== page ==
Maxime Vachier-Lagrave will qualify for the World Championship Candidates Tournament for the first time in his career if he beats Ian Nepomniachtchi in the Jerusalem Grand Prix semi-final after the players overcame Dmitry Andreikin and Wesley So in quarterfinal tiebreaks. If Ian wins he would still need to win the final to clinch the Candidates spot, in a match that would be against either David Navara or Wei Yi. The Chinese star knocked out Sergey Karjakin in the longest quarterfinal encounter.
You can replay all the Jerusalem FIDE Grand Prix games with computer analysis using the selector below:
And here’s the day’s live commentary from Evgeny Miroshnichenko, with Peter Svidler joining for the first game:
Dmitry Andreikin was a last-minute wild card for the Jerusalem Grand Prix and admitted it’s tough to find the motivation when you’re not competing for any wider goals, but he did come armed with an unpleasant surprise for Maxime Vachier-Lagrave: 4.h3!?
As he explained:
In the first game I prepared an interesting line in the opening, the h3 move. It is unpleasant for Black because Maxime plays only the Najdorf, and after h3 Black can’t play the classical Najdorf. We had a fresh position and I think I had great chances.
Maxime agreed the h3-move had been an unpleasant surprise:
Yeah, it was, and I probably didn’t react in the best way, but I created a mess and at some point I did navigate better, but it was really back and forth.
After 4...e5 we definitely weren't in Najdorf territory any longer and Peter Svidler felt that capturing on f4 was forced after Dmitry later played 15.f4. What happened in the game after 15…Nf7?! did nothing to alter that verdict before a critical position arose after 17…Nd4:
18.Rxh5! looks winning. After 18…Rxh5 19.Qxh5 Black can’t play 19…Nxc2+ 20.Kd1 Nxa1 since despite the extra rook Black is getting crushed after a move like 21.Qg6. The problem was that Dmitry had missed that after 18.Be3?! Bxf5 19.Bxd4 Bg4 20.Bf3 Black had 20…cxd4! and suddenly Qa5+ is a big issue.
Dmitry called that a “stupid mistake” of his, while afterwards he couldn’t resist going for 24.Nf6?! Kf7 25.0-0:
Maybe my move 0-0 is very beautiful, but maybe not strong. I don’t know - it’s very interesting, a very beautiful position!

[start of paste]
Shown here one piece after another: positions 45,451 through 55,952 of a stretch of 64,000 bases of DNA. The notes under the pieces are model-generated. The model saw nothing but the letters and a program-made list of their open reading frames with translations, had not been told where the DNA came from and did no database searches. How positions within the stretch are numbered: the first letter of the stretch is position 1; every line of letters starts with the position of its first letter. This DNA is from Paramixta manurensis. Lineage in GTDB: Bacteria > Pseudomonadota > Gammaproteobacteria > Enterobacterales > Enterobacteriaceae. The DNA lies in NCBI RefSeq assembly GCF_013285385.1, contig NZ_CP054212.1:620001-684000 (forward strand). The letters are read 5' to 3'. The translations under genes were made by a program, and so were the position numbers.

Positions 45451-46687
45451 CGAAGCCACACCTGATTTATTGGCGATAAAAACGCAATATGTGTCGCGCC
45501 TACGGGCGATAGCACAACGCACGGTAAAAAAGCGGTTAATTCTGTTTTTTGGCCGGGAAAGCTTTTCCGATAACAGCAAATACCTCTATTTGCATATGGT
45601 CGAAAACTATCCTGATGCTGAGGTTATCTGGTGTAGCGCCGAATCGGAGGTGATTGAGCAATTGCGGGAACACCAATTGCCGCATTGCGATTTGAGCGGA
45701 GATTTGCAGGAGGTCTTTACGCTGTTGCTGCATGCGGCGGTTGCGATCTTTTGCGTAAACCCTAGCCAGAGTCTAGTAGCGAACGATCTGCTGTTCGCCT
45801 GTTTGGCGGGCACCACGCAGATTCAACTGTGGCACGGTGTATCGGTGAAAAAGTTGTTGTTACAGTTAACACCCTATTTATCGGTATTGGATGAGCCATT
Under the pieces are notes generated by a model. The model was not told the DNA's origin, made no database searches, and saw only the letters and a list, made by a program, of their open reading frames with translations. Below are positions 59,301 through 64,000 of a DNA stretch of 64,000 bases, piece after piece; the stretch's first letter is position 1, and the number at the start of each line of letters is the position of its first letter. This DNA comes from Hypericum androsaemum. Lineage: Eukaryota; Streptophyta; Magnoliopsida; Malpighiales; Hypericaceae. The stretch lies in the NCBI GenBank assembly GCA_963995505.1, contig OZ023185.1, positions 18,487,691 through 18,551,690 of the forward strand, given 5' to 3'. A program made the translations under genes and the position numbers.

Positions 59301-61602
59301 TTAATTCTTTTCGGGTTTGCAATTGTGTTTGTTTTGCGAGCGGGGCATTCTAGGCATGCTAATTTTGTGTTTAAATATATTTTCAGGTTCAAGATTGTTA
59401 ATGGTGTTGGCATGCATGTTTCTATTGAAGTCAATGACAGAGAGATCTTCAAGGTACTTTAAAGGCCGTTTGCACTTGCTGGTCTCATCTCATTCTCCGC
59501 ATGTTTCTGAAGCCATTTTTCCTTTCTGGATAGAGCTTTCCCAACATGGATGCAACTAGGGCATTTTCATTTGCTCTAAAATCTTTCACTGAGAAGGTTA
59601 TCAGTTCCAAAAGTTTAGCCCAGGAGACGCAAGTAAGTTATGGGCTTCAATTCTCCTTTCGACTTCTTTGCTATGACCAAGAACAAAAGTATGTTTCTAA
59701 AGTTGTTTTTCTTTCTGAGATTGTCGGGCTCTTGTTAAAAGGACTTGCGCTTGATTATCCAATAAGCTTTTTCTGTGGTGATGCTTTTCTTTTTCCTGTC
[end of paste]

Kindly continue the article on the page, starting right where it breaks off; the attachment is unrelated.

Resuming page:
It turned out that after 25…Nh3+! 26.Kh1 Maxime could boldly play 26…Kxf6! with no need to fear any discovered checks. What followed was a massacre, with the game ending on move 36 after some heavy blows.
That left Andreikin needing to win on demand with the black pieces to prolong the match, and he followed standard protocol in such situations by playing a variant of the Modern Defence with 1.e4 g6!? Unsurprisingly Maxime gained an advantage, but there was enough chaos for Black to keep hoping until the French no. 1 simply found one good move too many:
42.Nxe6+! fxe6 43.Bh6! ended any black hopes, even if after 43…Ke8 44.Qg8+ Kd7 45.Qxg7+ Kc6 the Frenchman’s team might have preferred that he simply exchanged queens and guaranteed a draw. As it was after 46.Qxg6, and some slightly shaky play, he eventually went on to agree a draw, it seems, in what by then was a totally won position.
Maxime summed up:
Today was a very tense day. The games were very hard-fought and there were a lot of tactical motifs. In general it ended well for me, but Dima found some very nice resources at some points so it was a very, very difficult match.
Maxime’s win would have seen him reach the Candidates if Wesley So had beaten Ian Nepomniachtchi, and Wesley was refreshingly honest afterwards when he said he was “feeling well”, “ready to play” and “quite confident” before the tiebreak. Wesley had won the opening battle in both classical games and surprised Ian in the first rapid game, though the Russian remembered enough theory to hold a draw from a somewhat uncomfortable position.